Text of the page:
After Second Sight stopped its retinal implant in 2019 and nearly went out of business in 2020, the company secured $57.5 million in a public offering in June 2021. The business stated that it would concentrate on its ongoing clinical development of Orion, a brain implant that also delivers artificial vision. However, its stock price plummeted to roughly $1.50, and the business announced a proposed merger with Nano Precision Medical, an early-stage biopharmaceutical company, soon before this article was published in February 2022. (NPM). None of the executives from Second Sight will be part of the new company’s leadership team, which will focus on developing NPM’s unique implant for drug delivery.
The current leadership of the company declined to be interviewed for this piece, but they did send an emailed comment prior to the merger announcement. “We are a renowned global leader in neuromodulation devices for blindness and are devoted to developing innovative solutions to treat the broadest group of sight-impaired patients,” according to the statement.
By interviewing half a dozen patients, a company co-founder, and eight doctors or researchers affiliated with Second Sight, Spectrum was able to piece together the company’s tale. Hundreds of patients were taken on a roller-coaster trip of technology advancements, regulatory achievements, medical and financial losses, and a near-total catastrophe, according to their account. As the company slips from view, the future of high-tech vision implants appears to be hazier than ever.
A flash of light signaled the start of Second Sight. In 1991, an electrical engineer turned medical student, Robert Greenberg, was in an operating room watching as a retinal surgeon placed a tiny wire into the eye of a blind patient who was awake and under local anesthetic. The man reported seeing a spot of light in his pitch-black field of vision when the wire touched his retina and provided a small jolt of electric current. After the surgeon placed a second wire, the man noticed two bright spots. “It seemed simple to me that if you can produce two spots, you can create a lot more spots and construct images,” Greenberg stated in a 2011 interview for a Spectrum piece. “All we needed to do was construct.”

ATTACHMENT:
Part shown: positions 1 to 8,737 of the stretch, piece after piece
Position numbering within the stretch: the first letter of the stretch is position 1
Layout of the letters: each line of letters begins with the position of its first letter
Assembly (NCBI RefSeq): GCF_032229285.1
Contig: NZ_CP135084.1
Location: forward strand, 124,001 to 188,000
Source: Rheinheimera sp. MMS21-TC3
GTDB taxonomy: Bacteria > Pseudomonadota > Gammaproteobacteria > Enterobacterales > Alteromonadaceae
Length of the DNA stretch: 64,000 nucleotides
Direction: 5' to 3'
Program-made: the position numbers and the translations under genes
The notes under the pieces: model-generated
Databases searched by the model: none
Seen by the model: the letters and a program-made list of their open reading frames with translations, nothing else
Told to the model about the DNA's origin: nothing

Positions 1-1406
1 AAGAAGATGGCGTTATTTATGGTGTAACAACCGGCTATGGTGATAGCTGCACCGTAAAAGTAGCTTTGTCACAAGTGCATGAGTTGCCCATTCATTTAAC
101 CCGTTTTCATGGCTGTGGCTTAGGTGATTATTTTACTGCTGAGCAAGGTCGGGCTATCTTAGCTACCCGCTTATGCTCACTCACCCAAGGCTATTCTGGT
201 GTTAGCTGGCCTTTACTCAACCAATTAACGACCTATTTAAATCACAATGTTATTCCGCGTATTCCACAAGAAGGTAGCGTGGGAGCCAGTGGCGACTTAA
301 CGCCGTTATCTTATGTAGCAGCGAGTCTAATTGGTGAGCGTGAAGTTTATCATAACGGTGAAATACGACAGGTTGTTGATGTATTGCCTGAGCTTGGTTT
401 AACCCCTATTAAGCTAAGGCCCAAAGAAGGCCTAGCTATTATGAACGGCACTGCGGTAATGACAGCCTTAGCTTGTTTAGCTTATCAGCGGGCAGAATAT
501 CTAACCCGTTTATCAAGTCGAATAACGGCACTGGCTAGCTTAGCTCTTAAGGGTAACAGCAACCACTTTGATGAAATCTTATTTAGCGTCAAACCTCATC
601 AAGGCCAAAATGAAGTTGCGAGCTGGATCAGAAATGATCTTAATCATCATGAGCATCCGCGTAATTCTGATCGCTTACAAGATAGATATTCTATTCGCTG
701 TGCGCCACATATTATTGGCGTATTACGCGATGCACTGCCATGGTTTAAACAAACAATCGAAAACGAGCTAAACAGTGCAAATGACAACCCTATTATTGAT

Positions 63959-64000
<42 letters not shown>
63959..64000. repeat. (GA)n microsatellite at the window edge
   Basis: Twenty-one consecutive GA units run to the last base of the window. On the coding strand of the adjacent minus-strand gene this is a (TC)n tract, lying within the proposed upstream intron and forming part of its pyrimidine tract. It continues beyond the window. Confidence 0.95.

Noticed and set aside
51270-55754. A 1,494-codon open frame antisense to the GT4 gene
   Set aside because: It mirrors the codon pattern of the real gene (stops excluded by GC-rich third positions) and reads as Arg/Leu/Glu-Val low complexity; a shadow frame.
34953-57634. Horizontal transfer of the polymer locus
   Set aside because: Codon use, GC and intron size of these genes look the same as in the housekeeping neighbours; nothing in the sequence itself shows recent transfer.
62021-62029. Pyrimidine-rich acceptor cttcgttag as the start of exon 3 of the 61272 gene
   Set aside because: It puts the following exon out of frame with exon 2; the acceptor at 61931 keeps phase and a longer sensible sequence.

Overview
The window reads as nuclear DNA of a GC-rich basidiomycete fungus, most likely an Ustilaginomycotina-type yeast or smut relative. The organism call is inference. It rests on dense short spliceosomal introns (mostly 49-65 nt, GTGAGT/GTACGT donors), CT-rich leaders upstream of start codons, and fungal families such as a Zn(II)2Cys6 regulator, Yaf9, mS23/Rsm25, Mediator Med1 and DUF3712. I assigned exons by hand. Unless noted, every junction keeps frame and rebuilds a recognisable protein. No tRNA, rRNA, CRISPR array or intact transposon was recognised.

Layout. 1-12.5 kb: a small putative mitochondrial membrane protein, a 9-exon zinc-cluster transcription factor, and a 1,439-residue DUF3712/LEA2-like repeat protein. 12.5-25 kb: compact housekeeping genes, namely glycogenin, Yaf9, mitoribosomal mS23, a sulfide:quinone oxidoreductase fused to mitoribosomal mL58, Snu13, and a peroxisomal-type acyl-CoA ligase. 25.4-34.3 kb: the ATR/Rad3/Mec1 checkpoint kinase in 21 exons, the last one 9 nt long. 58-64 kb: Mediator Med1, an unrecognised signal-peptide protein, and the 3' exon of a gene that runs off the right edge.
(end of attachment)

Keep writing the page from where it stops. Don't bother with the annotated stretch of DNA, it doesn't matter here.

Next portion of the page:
Of course, it wasn’t as simple as that. Greenberg spent many years developing the technology while working at the Alfred Mann Foundation, a nonprofit that researches biomedical equipment, before launching Second Sight in 1998 with three co-founders. The first-generation Argus I retinal implant (with a 16-electrode array) and the subsequent Argus II retinal implant (with a 60-pixel array) were approved by European regulators in 2011 and the United States in 2013.
The Argus II system is made up of more than only the implant, which is inserted surgically in a 4 hour process. In addition, the user wears special glasses with a small camera that sends footage via a wire to a video processing unit (VPU), which is usually worn on the user’s belt.
The VPU converts the images to 60 black-and-white pixel patterns, which are then sent back to a transponder in the glasses, which wirelessly broadcasts them to an antenna on the outside of the eye. The signal is then sent to the 60-electrode array that is connected to the patient’s retina. Multiple times per second, the electrodes stimulate the eye in diverse patterns, producing light flashes that correspond to the low-resolution video feed.
GIPHY App Key not set. Please check settings